Tuesday, September 23, 2014 Elul 28, 5774

Fantasy Islands

August 17, 2006 By:
Rita Charleston, JE Feature
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The Nelson Dockyard once served the British Royal Navy.
Fresh from two summer weddings, a Bar and a Bat Mitzvah, I decided it was time to take a vacation. And where else would I want to go that was not too far from home yet felt like another world? The Caribbean, of course!

This time, I chose the islands of Antigua and Barbuda -- a perfect match for my wanderlust and sun-worshipping soul and located in the Leeward Islands, literally in the very heart of the Caribbean.

And because it's still hot and summertime, there are great bargains to be had, long before everything goes up for peak season in mid-December.

And the area seems to have particular appeal for Jewish cruisers; indeed, the company Kosherica has proved popular in sailing the islands.

Flying directly from Philadelphia (could it be any easier?), I landed in the capital city of St. John's, with its two new exciting waterfront developments. After checking into my marina hotel and a quick shower, it was off to explore the city.

Christopher Columbus first sailed these Caribbean waters looking for treasures. And while he never actually landed on the island of Antigua, he sighted it and named it in honor of Santa Maria la Antigua, whom he worshiped in Seville.

For a long time, the island, under various rulers, was not thought to be worth much -- except in beauty -- until it became known that its soil was very suitable for intensive farming, especially for the production of sugar cane. But today, the two islands have gradually abandoned their agricultural economy, transforming themselves instead into a tourist paradise.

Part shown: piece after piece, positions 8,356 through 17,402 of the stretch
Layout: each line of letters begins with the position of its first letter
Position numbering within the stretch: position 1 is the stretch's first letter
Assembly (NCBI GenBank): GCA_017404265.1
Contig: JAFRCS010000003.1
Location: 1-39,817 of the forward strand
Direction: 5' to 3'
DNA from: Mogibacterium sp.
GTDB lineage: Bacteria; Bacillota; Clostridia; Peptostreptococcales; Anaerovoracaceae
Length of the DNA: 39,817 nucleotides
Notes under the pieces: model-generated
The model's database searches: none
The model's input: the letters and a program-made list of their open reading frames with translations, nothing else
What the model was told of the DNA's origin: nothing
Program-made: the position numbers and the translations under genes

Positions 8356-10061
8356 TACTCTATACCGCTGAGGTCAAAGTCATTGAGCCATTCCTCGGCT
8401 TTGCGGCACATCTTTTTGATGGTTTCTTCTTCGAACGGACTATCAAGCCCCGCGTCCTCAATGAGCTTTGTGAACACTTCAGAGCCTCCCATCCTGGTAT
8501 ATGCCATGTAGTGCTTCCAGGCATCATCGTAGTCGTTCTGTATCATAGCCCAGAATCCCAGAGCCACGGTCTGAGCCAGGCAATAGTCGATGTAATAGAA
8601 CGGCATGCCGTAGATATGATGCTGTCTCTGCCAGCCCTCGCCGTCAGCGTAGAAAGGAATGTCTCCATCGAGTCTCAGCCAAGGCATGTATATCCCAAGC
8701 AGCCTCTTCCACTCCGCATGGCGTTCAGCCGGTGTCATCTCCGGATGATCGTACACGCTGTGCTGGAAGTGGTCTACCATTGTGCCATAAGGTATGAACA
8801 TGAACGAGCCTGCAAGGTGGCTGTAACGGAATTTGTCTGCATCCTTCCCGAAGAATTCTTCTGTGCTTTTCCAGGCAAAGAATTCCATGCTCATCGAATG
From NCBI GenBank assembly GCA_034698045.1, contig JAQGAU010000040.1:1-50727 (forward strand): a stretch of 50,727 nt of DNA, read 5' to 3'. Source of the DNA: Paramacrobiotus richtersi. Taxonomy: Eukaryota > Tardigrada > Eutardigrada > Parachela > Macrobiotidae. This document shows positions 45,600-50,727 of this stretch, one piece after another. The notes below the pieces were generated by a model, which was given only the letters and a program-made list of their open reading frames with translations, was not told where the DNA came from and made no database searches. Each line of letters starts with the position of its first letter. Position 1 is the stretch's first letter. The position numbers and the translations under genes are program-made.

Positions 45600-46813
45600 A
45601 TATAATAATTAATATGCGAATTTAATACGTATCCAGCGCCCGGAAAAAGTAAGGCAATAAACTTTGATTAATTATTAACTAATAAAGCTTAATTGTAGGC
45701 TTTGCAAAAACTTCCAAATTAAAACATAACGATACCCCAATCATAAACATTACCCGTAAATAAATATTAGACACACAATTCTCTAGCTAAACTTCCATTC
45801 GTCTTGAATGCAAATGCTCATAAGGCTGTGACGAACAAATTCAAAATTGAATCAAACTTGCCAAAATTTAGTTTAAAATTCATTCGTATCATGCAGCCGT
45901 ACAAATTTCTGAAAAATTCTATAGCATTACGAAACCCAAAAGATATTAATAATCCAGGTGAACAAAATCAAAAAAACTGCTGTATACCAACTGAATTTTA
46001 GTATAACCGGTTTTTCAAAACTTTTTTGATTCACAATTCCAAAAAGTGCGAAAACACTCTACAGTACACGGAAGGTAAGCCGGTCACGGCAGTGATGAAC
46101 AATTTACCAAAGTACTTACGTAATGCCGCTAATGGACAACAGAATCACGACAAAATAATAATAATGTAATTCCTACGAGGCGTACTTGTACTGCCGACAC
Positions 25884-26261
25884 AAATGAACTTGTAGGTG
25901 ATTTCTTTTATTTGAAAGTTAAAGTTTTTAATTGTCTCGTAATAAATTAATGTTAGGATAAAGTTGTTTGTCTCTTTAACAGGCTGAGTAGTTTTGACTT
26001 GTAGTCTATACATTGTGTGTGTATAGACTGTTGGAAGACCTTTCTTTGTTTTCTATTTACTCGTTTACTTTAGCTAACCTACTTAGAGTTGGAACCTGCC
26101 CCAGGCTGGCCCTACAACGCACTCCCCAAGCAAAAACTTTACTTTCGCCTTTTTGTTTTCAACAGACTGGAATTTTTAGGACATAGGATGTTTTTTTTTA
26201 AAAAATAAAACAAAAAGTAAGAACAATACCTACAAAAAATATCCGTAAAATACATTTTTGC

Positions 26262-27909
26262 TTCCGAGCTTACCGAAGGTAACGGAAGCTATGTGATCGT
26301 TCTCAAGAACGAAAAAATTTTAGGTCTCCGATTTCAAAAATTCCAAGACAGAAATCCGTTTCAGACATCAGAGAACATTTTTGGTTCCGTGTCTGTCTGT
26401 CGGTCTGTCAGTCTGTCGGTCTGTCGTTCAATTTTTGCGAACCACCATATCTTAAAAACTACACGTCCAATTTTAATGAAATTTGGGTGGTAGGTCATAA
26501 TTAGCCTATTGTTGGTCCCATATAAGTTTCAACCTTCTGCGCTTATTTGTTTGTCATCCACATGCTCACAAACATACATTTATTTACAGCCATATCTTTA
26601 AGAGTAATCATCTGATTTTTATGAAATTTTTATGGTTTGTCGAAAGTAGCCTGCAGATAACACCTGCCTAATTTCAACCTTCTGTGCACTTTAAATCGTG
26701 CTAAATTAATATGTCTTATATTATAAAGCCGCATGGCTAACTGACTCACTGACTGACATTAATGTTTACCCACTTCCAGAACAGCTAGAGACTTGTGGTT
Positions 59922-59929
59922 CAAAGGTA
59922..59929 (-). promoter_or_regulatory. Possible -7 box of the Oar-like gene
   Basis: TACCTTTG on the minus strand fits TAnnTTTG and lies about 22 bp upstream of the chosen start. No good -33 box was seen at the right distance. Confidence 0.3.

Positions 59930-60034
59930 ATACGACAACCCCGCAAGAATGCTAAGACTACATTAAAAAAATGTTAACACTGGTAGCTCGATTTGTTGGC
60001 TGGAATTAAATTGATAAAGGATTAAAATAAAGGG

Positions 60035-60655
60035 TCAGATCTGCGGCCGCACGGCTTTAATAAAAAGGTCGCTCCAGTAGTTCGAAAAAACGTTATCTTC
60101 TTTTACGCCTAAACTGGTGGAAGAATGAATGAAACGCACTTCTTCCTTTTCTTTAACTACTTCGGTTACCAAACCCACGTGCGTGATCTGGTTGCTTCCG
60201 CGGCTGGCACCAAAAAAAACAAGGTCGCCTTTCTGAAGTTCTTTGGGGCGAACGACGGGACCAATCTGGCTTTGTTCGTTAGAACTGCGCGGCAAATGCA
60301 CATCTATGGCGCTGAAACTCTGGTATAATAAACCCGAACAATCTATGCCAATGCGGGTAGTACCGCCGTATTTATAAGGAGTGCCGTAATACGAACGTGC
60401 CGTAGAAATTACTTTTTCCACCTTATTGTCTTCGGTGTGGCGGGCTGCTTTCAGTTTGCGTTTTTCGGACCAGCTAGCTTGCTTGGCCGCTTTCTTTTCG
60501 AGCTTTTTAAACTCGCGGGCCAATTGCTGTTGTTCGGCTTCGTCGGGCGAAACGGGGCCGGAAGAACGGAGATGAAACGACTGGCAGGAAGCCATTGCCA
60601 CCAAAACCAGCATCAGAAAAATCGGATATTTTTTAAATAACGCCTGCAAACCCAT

Antigua -- and its twin island nation of Barbuda -- are now more famous for their 365 beaches, one for each day of the year, as well as a wealth of historic sites concentrated between Marmora Bay and Carlisle Bay.

There are numerous archaeological sites to explore, including Arawak village and the historical core of the area: The Nelson Dockyard, the base, during the 18th and 19th centuries, for the British Royal Navy.

I began my tour at English Harbor, which was of great strategic importance thanks to its natural deepwater, landlocked setting. Surrounded by impregnable fortifications on the overlooking hilltops, the harbor could hold up to 10 warships.

Today, those warships have been replaced by luxury yachts, especially during Antigua Sailing Week, which annually brings in hundreds of yachts from around the world for racing, pure enjoyment and camaraderie.

Where Is Everybody?
And speaking of breathtaking, perhaps not too much can compare to the white and pink sandy beaches waiting for the visitor. Few are terribly crowded, and some are yet undiscovered, except by the local population. But since this is a very friendly and very helpful group of people, they will probably be only too pleased to tell you where those beaches are.

Some of them can be found on the tiny island of Barbuda, easily accessible by the small nine or 19-seater Caribbean Star or Sun planes, or via ferry. The flight, a short 15-minutes with tight quarters and an open cockpit that allows you to see all the pilot is doing -- like it or not -- is an experience in itself.

Once you arrive, you can take a skiff to one of the gorgeous beaches, or to the bird sanctuary which boasts some 170 species of birds, the most prevalent being the frigate bird, known for its bright red gullet and huge wing span. In fact, Barbuda by boat allows you to explore the islands beaches, reefs and mangrove ecosystems while knowledgeable Barbudan guides assist.

There are many other eco-adventures available to visitors who want to learn about the history and ecology of the two islands.

In fact, both Antigua and Barbuda are paradises for nature lovers.


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